Amid all the usual race-day junketings there is a half-hour warm-up session for the Formula 1 cars, during which Alboreto opts to race the spare Tyrrell and Mansell has his Lotus cut out on him with an obscure electrical fault. Warwick finds his Toleman-Hart lacking in brakes, so the calipers and pads off Fabi’s car are transferred and at the same time his turbo-charger is looked at, as is one of the units on Arnoux’s Renault. Pironi has his boost reduced drastically, while Villeneuve’s is not so low, obviously to allow him to attack the Renaults and or Pironi to maintain station and rely on others having trouble. When the clouds uncovers the sun it is very hot, but this does not happen too often so conditions are really nice and shortly after 2:00 p.m. the cars leave the pit lane to go round the circuit to form up on the dummy-grid. On the previous evening Lauda has appeared on South African television, apologising to the public for their strike on Thursday and before the start Pironi speaks on the public address system echoing the sentiments and telling the spectators that they will all be racing at the limit and that the first six finishers will be donating their crash helmets to a public raffle after the race. All good PR stuff which is said to emanate from a foreign race organiser who is concerned about the ill-feeling the drivers have brought upon themselves. All twenty-six cars go round on the parade lap and stop on the grid awaiting the starting signal for the 77 lap race. When the green light comes on Arnoux is away and Prost is even quicker off the mark, the Renaults no longer suffering turbo-lag. Piquet is caught out, letting the revs drop too low so that the boost fades away and he crawls off, baulking his team-mate Patrese who has made a good start. Half way round the opening lap the two RenauIts have already pulled out a commanding lead, with Villeneuve keeping them in sight but the rest already outpaced. As the tail-enders take the sharp left-hand Club corner Mansell’s Lotus cuts dead again and in the dodging about by those behind him Jarier shoots off on to the loose stuff and heads straight into the barriers. Mansell pulls off on the opposite side of the road and when the field complete the opening lap we are down to twenty-four runners as in previous years; so much for the new rule.


The order is Arnoux and Prost in the Renaults, then Villeneuve in the C2 Ferrari. followed by Pironi in a similar car, then Rosberg (Williams), Patrese (Brabham), Laffite (Talbot), Reutemann (Williams), Watson (McLaren), Alboreto (Tyrrell), Cheever (Talbot), Salazar (ATS), and Piquet (Brabham), followed by Lauda (McLaren), and the rest. By the third lap the opening phase is all over for the two Renaults, are running away and even Villeneuve can not hang on to them, so it is two Renaults, two Ferraris and then Rosberg valiantly leading the rest. Piquet makes his second goof of the day when he locks up his brakes in desperation at the end of the main straight and slides off into the catch fences at Crowthorne Comer. Exit the World Champion. On the next lap Patrese finally manages to get past Rosberg, so that we now have five turbocharged cars dominating the scene while Warwick in the English turbocharged car is down in mid-field but holding his own with the lesser lights. Halfway round lap 7 an enormous plume of blue smoke issues from the right-hand exhaust pipe of Villeneuve’s Ferrari engine as the turbocharger centre sleeve bearing broke up and let all the oil pressure into the turbine. The car ground to a halt before the end of the lap and any hope of the Renaults being challenged is gone. Rosberg has the gear-lever knob come off as he changes gear, which puts him off his stroke and this allows Reutemann to nip by to take fifth place. To add to the Finn’s problems the wayward knob falls down into the footwell and spends the rest of the race rolling about among the pedals, while the driver changes gear with the stump of the lever. By only eight laps the leader is up behind the tail of the field, about to lap Serra (Fittipaldi) and Boesel (March) and from then on Arnoux is in traffic. When he comes up behind Warwick the Toleman driver lifts right off and pulls out of the way, only to have Winkelhock (ATS) take advantage of the move to go by as well, whereas up to that point he has been unable to challenge the Toleman-Hart. The two Renaults cruise round in complete command until lap 15 when Prost nips by into the lead while Arnoux is off line lapping slower cars and from then on the two cars draw steadily away from the rest of the field.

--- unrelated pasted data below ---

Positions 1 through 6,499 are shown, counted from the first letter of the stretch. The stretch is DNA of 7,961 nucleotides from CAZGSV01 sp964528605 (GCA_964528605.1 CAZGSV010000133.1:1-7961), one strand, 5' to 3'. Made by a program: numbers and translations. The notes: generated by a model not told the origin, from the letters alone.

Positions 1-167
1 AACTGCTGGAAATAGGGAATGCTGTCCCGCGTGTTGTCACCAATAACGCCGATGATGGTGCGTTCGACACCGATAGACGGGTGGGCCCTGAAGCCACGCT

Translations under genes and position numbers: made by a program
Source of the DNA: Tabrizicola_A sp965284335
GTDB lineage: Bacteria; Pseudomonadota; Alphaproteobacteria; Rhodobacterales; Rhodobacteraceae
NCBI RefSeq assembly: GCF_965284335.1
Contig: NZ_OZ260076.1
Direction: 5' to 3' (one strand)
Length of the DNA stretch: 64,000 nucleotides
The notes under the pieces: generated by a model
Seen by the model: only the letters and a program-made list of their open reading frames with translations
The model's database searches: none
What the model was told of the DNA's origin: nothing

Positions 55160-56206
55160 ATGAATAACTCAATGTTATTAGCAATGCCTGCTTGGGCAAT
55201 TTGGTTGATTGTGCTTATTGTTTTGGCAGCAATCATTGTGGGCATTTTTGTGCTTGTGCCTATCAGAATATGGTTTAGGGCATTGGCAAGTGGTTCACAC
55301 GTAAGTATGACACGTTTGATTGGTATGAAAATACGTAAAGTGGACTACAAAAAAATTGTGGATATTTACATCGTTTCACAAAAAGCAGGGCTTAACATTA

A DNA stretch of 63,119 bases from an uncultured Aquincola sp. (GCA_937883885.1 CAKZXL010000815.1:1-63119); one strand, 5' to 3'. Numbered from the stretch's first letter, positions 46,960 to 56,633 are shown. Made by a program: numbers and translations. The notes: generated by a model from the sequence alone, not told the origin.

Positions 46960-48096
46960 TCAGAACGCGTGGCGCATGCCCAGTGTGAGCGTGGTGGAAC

Pironi can not stay with the French cars and Patrese is dropping back from the Ferrari as the BMW engine is losing oil pressure. To be more precise it is losing oil from the turbo-charger bearing and Patrese is forced into retirement when the oil level becomes dangerously low, replenishment still being forbidden by the rules. An air of stalemate settles over the scene, with Reutemann in a safe and solid fourth followed by Rosberg with Watson in the wake of the Williams but never close enough to contemplate overtaking. Alter a slow start Lauda has messed around with some of the lesser lights, like Salazar, Cheever and Alboreto and for a time it looks as though the Austrian is not getting back into the racing groove, but it is a false impression for he gradually speeds up and works his way forward until he is just behind Watson, obviously pacing himself to a nicety in this his first race for two years. On lap 24 Pironi stops to change tyres, not with any hope of challenging the Renaults, but because the handling is deteriorating and he is losing too much ground and he has the ever present Reutemann behind him. The swarthy Argentinian is giving a display of driving that is an object lesson, lapping steadfastly with never a moment’s anxiety, yet losing no time and not letting anyone catch him. It is Reutemann at his superb best and for those of us who have seen him at his superb worst, it is a tonic. When Pironi rejoins the race on fresh Goodyears he is down in eighth place, behind Alboreto, but now able to use all the potential of the Ferrari and he begins a relentless drive up through the field. His stop has promoted Reutemann into third place with no fear of being troubled by his team-mate or the two McLarens which follow. As half-distance approaches the two Renaults are still in a world of their own cruising round in total contempt of any opposition. Then comes Reutemann, followed by Rosberg, Watson and Lauda and already Pironi has caught and passed Alboreto and has his sights on Lauda.